News / Middle East

West Increases Pressure on Egypt

An Egyptian takes video of the burning remains of the Rabaah al-Adawiya mosque, in the center of the largest protest camp of Morsi supporters that was cleared by security forces, Nasr city, Cairo, August 15, 2013.
An Egyptian takes video of the burning remains of the Rabaah al-Adawiya mosque, in the center of the largest protest camp of Morsi supporters that was cleared by security forces, Nasr city, Cairo, August 15, 2013.
VOA News
Western powers have stepped up pressure on Egypt's interim government, a day after its crackdown on supporters of ousted Islamist President Mohamed Morsi left hundreds dead.

U.S. President Barack Obama said Thursday he has canceled a major U.S.-Egypt joint military exercise scheduled for next month.  The "Bright Star" exercise typically is held every two years and boosts the prestige of the Egyptian army, whose ties to the United States go back decades.

Interrupting his vacation in the state of Massachusetts to announce the move, Obama said he wants to sustain U.S. cooperation with Egypt, which receives more than $1 billion in U.S. military aid annually.  But, he warned of further steps if Egyptian authorities continue to engage in what he called "violence against civilians."

Related video report by Michael Lipin:

Egypt's Protest Crackdown Draws Criticism in West, Pro-Morsi Nationsi
X
August 15, 2013 12:15 PM
Egypt's violent crackdown on supporters of former Islamist President Mohamed Morsi has triggered condemnations from Western powers and Muslim nations who backed the ousted leader. VOA's Michael Lipin has more from Washington
In Europe, Egyptian ambassadors were summoned by Britain, France, Germany and Italy to hear objections to Wednesday's crackdown on pro-Morsi protest camps in Cairo.

Obama also called for an end to violence by supporters of Morsi's Muslim Brotherhood movement, which has demanded the former president's reinstatement after the military deposed him on July 3.

"Let me say that the Egyptian people deserve better than what we have seen over the last several days. And to the Egyptian people, let me say the cycle of violence and escalation needs to stop," said President Obama.

French President Francois Hollande's office said he condemned the killings in Egypt and urged it to do everything possible to avoid a civil war.  German Foreign Minister Guido Westerwelle also called for the fighting to end.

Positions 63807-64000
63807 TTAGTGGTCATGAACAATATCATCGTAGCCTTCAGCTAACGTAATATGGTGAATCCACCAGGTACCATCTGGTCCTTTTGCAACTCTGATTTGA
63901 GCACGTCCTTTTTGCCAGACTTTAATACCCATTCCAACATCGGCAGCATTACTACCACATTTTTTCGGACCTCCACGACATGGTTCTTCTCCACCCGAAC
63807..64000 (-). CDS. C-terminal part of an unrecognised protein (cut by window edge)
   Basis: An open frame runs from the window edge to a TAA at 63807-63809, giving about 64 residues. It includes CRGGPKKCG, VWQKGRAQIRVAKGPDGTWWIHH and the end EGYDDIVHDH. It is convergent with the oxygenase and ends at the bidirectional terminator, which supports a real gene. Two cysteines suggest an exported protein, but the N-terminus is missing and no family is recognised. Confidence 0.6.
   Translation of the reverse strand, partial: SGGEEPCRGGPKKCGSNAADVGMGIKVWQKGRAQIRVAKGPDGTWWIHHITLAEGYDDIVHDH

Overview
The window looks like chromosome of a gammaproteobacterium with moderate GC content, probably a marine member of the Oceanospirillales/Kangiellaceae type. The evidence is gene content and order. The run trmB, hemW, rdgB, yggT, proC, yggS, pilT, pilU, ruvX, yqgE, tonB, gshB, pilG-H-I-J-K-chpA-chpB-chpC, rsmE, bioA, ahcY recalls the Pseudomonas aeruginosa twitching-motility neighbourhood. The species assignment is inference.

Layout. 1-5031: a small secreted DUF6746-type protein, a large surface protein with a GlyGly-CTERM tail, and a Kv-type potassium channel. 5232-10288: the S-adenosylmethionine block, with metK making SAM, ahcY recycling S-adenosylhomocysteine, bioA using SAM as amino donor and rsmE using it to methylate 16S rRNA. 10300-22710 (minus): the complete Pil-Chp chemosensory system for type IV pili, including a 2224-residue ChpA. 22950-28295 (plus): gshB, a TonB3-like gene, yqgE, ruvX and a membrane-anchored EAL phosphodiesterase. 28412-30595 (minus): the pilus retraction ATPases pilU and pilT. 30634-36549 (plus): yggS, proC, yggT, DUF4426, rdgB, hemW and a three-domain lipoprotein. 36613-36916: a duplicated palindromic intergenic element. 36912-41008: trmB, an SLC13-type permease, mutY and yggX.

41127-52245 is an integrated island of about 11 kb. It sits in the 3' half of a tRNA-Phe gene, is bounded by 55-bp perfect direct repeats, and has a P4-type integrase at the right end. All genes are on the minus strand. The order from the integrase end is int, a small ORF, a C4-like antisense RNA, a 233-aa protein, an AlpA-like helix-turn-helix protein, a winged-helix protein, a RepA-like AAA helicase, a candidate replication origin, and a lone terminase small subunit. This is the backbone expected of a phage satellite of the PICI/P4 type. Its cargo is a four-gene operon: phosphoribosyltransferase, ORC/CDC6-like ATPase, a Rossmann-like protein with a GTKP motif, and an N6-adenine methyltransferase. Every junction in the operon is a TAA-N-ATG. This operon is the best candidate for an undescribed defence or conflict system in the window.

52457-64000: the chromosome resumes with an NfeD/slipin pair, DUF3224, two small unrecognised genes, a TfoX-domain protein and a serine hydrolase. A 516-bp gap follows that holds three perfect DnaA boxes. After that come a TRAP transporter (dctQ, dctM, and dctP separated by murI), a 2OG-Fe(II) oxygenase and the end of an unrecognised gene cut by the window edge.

Australian Foreign Minister Bob Carr appealed to the Egyptian government to exercise restraint.

"We underline the need for a peaceful resolution, a compromise between the military and the Muslim Brotherhood and an end to the loss of life, the resort to violence.  Respect for minorities.  I think that is a very important theme that needs to be underlined as well," said Carr.

Turkish Prime Minister Recep Tayyip Erdogan, who supported Morsi's year-long administration, called for the U.N. Security Council to respond quickly to what he described as Egypt's massacre of protesters.  Erdogan also criticized Western powers for not taking tougher action against Egypt.

"You remained silent in Palestine, Gaza, you remained silent in Syria.  One hundred thousand people lost their lives and you are still remaining silent.  Four hundred thousand people are seeking refuge in Turkey and still [you are] remaining silent.  You are still silent on Egypt," said Erdogan. "So how come you talk about democracy, freedom, global values and human rights?''

U.N. High Commissioner for Human Rights Navi Pillay said the reports of mass fatalities in Egypt's unrest "point to an excessive, even extreme use of force against demonstrators."

Pillay called for an independent investigation of the conduct of Egyptian security forces. But, she also acknowledged allegations that some protesters were heavily armed and said demonstrators must remain peaceful.

China declined to criticize the Egyptian government as a state television anchorwoman read the Chinese foreign ministry's first reaction to the situation.

"China urges all relevant parties in Egypt to put national and the people's interest first, maintain the maximum restraint to avoid more casualties, bridge differences through dialogue and negotiations, restore order and social stability," she said.

Russia limited its comment on Egypt to a message urging Russian citizens to refrain from traveling to Egypt.

The United Arab Emirates expressed understanding for the Egyptian government, which it said took sovereign measures against the pro-Morsi protesters after exercising "maximum self-control."  The UAE is an opponent of the Muslim Brotherhood and provided $3 billion in aid to the interim government that replaced Morsi.

Pope Francis asked the faithful to pray for peace in Egypt.